Litter is one of the scourges of modern society. In the United Kingdom alone, more than 30 million tonnes of unofficial litter (i.e. not in bins and recognised disposal units) are collected from streets annually, costing UK local authorities some £885 million to clean up.
In a new study, published in the Journal of Marketing Management, I have investigated (along with my co-authors Professor Dominic Medway and Professor Stuart Roper) how attitudes to places are affected by litter.
For the first time, by adopting a quasi-experimental method with over 600 respondents,
this study has provided evidence of a causal relationship between litter and place attitudes, at the level of the individual.
The place chosen for the study was a park.
This, we hope, will be helpful information for local authorities making budgetary decisions. Councils have been cutting their investment into litter collection and street cleaning – but
this study is the first of its kind to show that seeing litter does reduce attitudes.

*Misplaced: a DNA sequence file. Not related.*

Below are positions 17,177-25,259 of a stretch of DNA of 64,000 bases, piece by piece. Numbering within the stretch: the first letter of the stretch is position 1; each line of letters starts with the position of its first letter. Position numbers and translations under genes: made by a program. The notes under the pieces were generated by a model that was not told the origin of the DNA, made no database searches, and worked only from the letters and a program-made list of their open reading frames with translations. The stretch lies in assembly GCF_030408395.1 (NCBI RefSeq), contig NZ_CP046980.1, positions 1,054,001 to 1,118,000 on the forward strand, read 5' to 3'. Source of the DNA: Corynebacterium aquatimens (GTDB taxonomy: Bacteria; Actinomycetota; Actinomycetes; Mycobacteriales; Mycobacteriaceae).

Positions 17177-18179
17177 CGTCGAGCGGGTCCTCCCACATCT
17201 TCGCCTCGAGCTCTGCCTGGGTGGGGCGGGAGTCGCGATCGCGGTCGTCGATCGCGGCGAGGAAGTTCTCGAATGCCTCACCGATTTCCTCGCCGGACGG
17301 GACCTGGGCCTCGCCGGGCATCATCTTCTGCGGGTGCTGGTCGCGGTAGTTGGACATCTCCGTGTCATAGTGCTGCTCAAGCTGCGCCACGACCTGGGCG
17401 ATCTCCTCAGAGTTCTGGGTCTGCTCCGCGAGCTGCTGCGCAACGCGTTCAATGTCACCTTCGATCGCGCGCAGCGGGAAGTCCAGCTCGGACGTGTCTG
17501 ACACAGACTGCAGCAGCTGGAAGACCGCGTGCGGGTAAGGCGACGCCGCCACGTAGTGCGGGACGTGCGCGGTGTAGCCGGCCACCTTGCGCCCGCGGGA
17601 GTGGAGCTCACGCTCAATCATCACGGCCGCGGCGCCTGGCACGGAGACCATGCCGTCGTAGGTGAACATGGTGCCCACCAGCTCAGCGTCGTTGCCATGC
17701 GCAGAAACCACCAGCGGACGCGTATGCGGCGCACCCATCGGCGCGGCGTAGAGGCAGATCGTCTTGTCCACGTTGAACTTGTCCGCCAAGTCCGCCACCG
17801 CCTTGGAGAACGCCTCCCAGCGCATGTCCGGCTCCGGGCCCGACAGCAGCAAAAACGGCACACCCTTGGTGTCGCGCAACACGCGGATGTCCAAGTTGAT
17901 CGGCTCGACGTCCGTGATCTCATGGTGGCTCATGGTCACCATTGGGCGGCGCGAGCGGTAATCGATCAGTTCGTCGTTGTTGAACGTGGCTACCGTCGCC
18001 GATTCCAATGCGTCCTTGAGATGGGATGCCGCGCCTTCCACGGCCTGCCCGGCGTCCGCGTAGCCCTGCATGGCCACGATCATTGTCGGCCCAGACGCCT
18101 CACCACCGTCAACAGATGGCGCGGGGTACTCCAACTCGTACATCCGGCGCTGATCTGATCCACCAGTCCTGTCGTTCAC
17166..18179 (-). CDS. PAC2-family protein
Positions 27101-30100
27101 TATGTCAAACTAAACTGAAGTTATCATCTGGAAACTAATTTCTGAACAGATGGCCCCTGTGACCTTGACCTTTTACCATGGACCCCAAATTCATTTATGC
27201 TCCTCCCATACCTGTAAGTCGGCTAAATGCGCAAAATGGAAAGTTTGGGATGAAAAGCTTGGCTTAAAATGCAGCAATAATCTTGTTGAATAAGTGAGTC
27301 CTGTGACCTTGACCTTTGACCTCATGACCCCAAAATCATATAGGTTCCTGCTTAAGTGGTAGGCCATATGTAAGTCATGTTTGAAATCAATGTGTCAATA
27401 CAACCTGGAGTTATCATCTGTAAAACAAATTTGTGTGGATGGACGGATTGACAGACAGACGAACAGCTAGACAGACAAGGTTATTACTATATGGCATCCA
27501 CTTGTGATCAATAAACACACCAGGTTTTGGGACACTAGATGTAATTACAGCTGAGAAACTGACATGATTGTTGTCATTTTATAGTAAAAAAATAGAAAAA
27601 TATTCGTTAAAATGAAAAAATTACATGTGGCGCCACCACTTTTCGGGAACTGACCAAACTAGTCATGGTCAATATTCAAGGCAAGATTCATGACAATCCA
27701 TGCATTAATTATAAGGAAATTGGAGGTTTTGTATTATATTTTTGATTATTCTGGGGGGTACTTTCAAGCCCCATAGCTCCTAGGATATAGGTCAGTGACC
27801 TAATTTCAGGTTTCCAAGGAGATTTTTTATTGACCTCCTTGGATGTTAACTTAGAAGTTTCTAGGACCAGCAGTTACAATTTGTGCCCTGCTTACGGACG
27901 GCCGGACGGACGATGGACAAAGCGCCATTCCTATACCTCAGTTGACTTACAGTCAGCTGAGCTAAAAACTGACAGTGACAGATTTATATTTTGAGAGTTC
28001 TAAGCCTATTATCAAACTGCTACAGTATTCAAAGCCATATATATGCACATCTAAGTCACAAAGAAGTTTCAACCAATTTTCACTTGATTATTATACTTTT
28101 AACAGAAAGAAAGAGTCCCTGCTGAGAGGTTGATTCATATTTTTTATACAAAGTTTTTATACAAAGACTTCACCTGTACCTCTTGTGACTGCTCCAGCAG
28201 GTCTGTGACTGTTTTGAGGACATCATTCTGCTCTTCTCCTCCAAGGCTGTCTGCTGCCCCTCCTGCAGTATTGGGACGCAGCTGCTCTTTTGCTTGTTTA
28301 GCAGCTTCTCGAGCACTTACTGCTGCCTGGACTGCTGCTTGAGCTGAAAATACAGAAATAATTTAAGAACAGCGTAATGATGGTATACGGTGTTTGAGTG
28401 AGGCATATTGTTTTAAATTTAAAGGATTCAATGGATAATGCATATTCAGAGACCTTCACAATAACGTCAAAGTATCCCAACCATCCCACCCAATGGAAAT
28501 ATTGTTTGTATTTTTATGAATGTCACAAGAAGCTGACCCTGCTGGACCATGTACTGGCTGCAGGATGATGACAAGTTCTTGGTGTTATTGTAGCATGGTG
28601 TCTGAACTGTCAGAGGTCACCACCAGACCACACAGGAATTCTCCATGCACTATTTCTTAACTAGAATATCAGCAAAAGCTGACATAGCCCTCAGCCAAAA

We go on to argue that as many of the other forms of place marketing (associated, for example, with inward investment) have not proved their worth, in ROI terms, then public money is better targeted at more basic interventions, like litter clearance, if a place wants to have a better image.
Finally, the study concludes that there is nothing contentious about clearing up litter. Unlike other physical incivilities, such as graffiti, everyone hates litter! Likewise, its removal is very straightforward and isn’t associated with any displacement effects. This is in contrast to interventions such as CCTV which are costly and complicated and which have been associated with relocating rather than reducing crime.
This material originally appeared on the author’s personal blog on 29 May 2015, and is reposted with their permission.
Read the original research article: Parker, C., Roper, S., & Medway, D.(2015). Back to basics in the marketing of place: the impact of litter upon place attitudes. Journal of Marketing Management, 31(9-10), 1090-1112.
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